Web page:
Durham officer suspended without pay for policy violations related to teen's shooting death
A Durham police officer who arrested Jesus Huerta, a 17-year-old who shot himself last year while handcuffed in the back of a patrol car, received a 40-hour suspension without pay for violating police department policies, Police Chief Jose Lopez says in a report to Durham's city manager.Posted — Updated
Lopez said when Officer Samuel Duncan picked up 17-year-old Jesus Huerta on the morning of Nov. 19 on a misdemeanor trespassing charge, he failed to discover the Haskell .45 caliber-semi-automatic handgun in the teen’s possession.
Duncan, who had been with the department for 16 months at the time, frisked Huerta’s pants and jacket pockets and put him in the back of the patrol car, Lopez said, but he did not find a weapon. When they arrived at Durham police headquarters, a short time later, the teen shot himself.
After separate investigations by the State Bureau of Investigation and the police department’s Professional Standards Division, Duncan received a 40-hour suspension without pay and remedial training in transporting and handling prisoners.
Durham’s district attorney announced last month that he would not pursue criminal charges in the case.
Alexander Charns, an attorney for Huerta’s family, said Monday that the family is conducting its own investigation into the teen’s death.
Charns said they believe police should have thoroughly searched Huerta before putting him in the patrol car and that Huerta, who had high levels of drugs in his system, should have been taken to a hospital before police served the warrant for his arrest.
Lopez’s report to City Manager Thomas Bonfield noted that Duncan several times told Huerta to stop moving around in the back of the police car and that he had intended to perform a more extensive search once they were at the police station.
As a result of Huerta’s case, Lopez said, all sworn officers have been required to complete a two-hour update course on conducting searches, and police officers who train recruits have been told to emphasize proper search techniques.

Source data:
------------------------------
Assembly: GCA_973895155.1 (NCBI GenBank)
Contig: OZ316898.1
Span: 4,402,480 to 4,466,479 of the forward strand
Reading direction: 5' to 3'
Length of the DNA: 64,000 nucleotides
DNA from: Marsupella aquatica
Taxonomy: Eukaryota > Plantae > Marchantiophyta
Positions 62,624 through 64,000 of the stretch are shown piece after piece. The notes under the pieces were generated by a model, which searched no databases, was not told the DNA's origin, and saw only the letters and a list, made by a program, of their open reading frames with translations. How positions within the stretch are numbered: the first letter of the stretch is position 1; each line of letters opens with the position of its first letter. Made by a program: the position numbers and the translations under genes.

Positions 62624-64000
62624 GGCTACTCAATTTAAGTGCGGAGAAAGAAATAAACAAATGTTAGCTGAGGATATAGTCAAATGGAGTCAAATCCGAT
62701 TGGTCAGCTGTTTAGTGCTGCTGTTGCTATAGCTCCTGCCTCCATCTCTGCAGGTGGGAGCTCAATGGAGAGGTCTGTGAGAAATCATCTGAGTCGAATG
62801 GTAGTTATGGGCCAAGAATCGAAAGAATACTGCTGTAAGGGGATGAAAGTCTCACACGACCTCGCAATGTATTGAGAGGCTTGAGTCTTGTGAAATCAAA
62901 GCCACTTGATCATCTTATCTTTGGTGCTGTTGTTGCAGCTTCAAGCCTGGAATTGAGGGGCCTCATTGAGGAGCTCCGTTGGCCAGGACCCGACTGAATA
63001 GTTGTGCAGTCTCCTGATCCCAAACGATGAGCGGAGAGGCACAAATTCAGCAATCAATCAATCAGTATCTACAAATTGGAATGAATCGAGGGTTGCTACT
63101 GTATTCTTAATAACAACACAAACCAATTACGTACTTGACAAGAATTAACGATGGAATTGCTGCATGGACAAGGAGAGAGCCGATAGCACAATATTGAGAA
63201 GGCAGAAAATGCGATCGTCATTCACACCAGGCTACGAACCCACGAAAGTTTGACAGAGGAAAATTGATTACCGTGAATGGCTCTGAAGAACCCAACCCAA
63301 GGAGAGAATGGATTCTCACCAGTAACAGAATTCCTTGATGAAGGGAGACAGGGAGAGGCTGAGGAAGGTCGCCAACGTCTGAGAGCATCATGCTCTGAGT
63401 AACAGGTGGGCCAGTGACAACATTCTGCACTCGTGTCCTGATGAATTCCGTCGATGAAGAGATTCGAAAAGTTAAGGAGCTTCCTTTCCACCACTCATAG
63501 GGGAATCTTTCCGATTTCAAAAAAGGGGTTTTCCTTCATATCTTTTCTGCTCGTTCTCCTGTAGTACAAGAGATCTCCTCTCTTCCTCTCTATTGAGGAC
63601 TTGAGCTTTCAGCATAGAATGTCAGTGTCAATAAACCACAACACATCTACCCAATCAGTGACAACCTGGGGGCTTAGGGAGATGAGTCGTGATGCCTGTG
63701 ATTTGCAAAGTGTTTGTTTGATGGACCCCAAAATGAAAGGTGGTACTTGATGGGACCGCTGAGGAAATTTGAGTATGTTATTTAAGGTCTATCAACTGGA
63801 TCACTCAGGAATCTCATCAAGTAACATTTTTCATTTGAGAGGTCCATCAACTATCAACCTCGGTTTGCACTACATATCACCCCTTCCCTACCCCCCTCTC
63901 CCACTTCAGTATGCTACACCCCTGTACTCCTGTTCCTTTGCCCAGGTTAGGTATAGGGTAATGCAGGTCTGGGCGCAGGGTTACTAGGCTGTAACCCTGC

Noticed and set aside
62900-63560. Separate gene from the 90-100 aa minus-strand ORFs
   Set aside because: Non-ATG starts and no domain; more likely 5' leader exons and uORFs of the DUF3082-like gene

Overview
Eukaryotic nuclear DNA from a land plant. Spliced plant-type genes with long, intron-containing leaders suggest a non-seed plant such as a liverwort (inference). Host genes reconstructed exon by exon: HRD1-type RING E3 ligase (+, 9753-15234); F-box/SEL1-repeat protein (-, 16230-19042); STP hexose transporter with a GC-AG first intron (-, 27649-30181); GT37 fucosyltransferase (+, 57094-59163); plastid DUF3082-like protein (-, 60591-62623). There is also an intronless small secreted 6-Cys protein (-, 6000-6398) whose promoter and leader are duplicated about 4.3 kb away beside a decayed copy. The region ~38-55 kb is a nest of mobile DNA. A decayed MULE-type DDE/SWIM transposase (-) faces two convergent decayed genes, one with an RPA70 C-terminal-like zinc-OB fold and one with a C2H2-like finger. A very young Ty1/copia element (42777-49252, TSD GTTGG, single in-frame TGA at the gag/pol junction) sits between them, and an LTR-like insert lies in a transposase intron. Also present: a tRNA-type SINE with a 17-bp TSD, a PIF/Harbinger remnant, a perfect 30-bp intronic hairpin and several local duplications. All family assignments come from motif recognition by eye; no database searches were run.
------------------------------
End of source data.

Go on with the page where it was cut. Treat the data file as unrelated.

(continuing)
“We're going to do things in a different way, in a better way, and a lot of it comes from learning from our experiences,” Lopez said Monday afternoon.
Another change – stemming from a second policy violation by Duncan – involves the use of in-car video cameras. They will now turn on automatically within 30 seconds after a vehicle's engine starts running.
Lopez said Duncan did not restart the camera, which turns off if the car is idle for more than 50 minutes. Duncan’s interaction with Huerta was not recorded.
The Durham Police Department will now start providing the city manager a report about any officer-involved shooting within five business days. After Huerta’s death, there were protests in Durham from people wanting to know what happened.
Lopez said he thinks the five-day report will help with community unrest, putting as much information out in public as quickly as possible.
“I think, like anything else in this organization, it's a learning process,” Lopez said. “In the future – not to say we’re going to be perfect – but we’re hopeful not to make the same mistakes.”
The Huerta case was one of three officer-involved shootings in the report to Bonfield.
In the two other cases – the July 27, 2013, death of Jose Adan Cruz Ocampo and the Sept. 17, 2013, death of Derek Deandre Walker – internal investigations found no violations of police department policies or procedures.
Officer R.S. Mbuthia shot Ocampo, 33, after he and other officers responding to a stabbing call told him to drop a kitchen knife he had been holding. Witnesses later said Ocampo was trying to hand the knife to an officer when he was shot four times.
Walker, 26, was fatally shot by Cpl. R.C. Swartz when Walker pointed a gun at officers after an hour-long standoff at CCB Plaza in downtown Durham. Walker was distraught over losing custody of his son, relatives said.
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